In translating the class and sub-class structure of the ontology to HDF5, we embraced MINI guidelines [68, 71]. For example, the specimen was collected from a guinea pig and the characteristics of this organism (e.g., sex, phenotype) are described under the group organism [48].

The recording, experimental and stimulus conditions are classified under the group assay for each protocol (Fig 4). The sub-group concentration contains the ionic composition of the extracellular solution and the solution in the patch pipette, including their pH and osmolality, as required [68, 71] since electrophysiology results depend upon the ionic composition of the solutions. We added the chemical components of the solutions as labels of the dataset, with the molarity of each compound saved as the value within the dataset. We include the study controlled variables pipette pressure and temperature and we specify the time when the assay was conducted and the time interval between the death of the animal and the commencement of the assay. The latter relates to the quality and robustness of the electrical recording and is particularly relevant to this data. Once an animal is sacrificed there is degradation of tissues and cells as the active processes that support membrane gradients start to fail. The longer the time interval from death the more chance of cell degradation. We provide the intracellular electrophysiology stimulus for each protocol and delineate whether a data item is measured or predicted with measurement datum and predicted data item as sub-groups. The datasets for protocol electrical admittance dual-sine stimulus describe the electrical admittance which is measured at both frequencies, and the membrane capacitance is calculated at both frequencies.

Fig 4. Data architecture for the two protocols of the assay arm of the data with other main groups shown.

Refer to Fig 3 for the directed root tree for this arm.

The 6th group is a transformed data set where we divide the classes into sub-groups based upon which protocol was used (S4 Fig). For the protocol electrical admittance dual-sine stimulus there are three transformed data sets. The first is the linear (voltage-independent) data set sub-group with datasets: mean linear capacitance; mean membrane and series resistance, and the voltage drop across the membrane. The non-linear (voltage-dependent) data set is a sub-group with datasets: non-linear membrane capacitance, (NLC) (including the peak NLC value); the displacement charge (including the maximum displacement charge); the voltage sensitivity; and the potential of maximum sensitivity. The last sub-group is the data set of predicted values after fitting to the 2-state Boltzmann function. The values were determined upon fitting the capacitance versus membrane potential data to the capacitance form of the 2-state Boltzmann function [105] or upon fitting the charge versus membrane potential data to the displacement charge form of the 2-state Boltzmann function [106]. The electrical admittance dual-sine stimulus is an over-determined assay, and we provide an estimate of parameters at two frequencies and stipulate which estimate we report given the noise and electrical parameters of the cell [107109]. We provide one sub-group for the protocol membrane current, I as a function of membrane potential, V (I vs V) plot. It contains three datasets the mean and standard deviation of the steady-state current (I_mean); the reciprocal of the conductance (Rb) and the membrane potential. These four sub-groups of the transformed dataset contain key variables commonly reported in scientific communications.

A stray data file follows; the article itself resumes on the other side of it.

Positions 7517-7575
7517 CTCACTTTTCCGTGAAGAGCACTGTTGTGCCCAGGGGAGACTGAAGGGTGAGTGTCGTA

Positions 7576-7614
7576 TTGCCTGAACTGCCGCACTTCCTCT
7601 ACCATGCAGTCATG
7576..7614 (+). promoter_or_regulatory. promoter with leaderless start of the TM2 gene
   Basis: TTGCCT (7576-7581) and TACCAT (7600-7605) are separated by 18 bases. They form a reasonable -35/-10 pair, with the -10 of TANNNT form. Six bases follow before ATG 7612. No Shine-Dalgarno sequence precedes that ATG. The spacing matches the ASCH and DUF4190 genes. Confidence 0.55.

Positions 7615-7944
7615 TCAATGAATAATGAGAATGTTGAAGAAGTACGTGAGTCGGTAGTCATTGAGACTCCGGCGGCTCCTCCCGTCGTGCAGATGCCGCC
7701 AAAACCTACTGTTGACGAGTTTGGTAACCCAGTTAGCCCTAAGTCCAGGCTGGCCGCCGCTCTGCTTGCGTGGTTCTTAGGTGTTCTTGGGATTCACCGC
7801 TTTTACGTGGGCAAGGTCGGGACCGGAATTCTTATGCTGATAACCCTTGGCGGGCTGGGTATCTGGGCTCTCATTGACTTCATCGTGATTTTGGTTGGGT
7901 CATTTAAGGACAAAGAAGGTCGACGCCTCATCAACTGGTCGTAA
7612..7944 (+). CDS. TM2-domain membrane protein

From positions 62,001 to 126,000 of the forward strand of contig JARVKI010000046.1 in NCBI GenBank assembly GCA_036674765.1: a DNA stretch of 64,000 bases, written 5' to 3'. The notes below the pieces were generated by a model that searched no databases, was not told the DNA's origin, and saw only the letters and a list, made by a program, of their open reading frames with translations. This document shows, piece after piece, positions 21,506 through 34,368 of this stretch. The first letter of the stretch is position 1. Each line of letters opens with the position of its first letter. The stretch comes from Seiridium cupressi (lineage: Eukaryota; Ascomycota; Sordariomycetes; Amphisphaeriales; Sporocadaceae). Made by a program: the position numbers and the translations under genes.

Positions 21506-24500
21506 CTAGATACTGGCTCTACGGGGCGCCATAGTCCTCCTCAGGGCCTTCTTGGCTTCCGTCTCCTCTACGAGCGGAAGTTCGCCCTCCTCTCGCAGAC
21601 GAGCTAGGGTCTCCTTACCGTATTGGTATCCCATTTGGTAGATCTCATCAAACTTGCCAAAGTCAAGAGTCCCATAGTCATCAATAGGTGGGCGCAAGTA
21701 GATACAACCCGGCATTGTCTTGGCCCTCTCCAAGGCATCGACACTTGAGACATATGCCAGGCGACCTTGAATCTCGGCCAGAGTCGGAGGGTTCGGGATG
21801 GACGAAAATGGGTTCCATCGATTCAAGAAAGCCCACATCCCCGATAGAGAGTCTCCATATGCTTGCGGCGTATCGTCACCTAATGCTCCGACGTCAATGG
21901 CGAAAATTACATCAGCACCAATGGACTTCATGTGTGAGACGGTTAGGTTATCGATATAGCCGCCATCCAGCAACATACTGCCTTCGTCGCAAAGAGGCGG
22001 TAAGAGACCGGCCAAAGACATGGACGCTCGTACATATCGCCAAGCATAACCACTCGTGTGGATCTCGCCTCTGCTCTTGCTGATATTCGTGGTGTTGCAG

The datasets, groups, and sub-groups have associated contact and context information [68, 72]. Each file reports the date when the experiment was conducted, the original cell number of the recording, the name of the researcher who conducted the experiment, the name of the person responsible for this data, the name of the data curator and the name of the funding source. Each group, sub-group and data file has a description that was either written by the authors or imported from existing ontologies. All datasets that are associated with standard units of measure have the additional attribute named units (e.g., units = micrometer, when describing length). Because HDF5 does not readily support Greek symbols like μm, or superscripts and subscripts, we write out the units in long-form; e.g., micrometer × micrometer (cf. μm2) when describing the area.

Concerning all datasets, our first attempt was to make them of type compound (which are identical to type struct found in C and MATLAB). This is a popular type, as it provides for related data collections of different sizes and types (e.g., string, integers, doubles) to be bundled together. However, we did not adopt the compound datatype, because HDF5 does not support adding metadata as attributes to the fields found within a compound datatype. Attributes are only associated with objects (e.g., groups and datasets) and a field in a compound datatype is not an object. Consequently, we decided to use datasets exclusively, while employing attributes to add descriptive mark-up. This is because our philosophy is to make use of extensive descriptions, and the use of the compound datatype would not only have made the mark-up of the metadata cumbersome, it could also lead to ambiguous interpretations of the metadata. This translation produced a large number of small datasets which can slow down retrieval. To help improve performance we store these small datasets as compact so that the data is stored with the metadata header. We did not bundle the data from different cells but described and translated them separately into named sensory files. We did this because bundling makes the write-up of metadata more cumbersome. We incorporated some conventions; all group and sub-group names were single words or phrases of the lower case unless they contained a well-known abbreviation (e.g., DC). In contrast, dataset names were contiguous words connected by an underscore. We did this because of the ease of re-reading the values back into MATLAB, where variable names must be labeled without white spaces.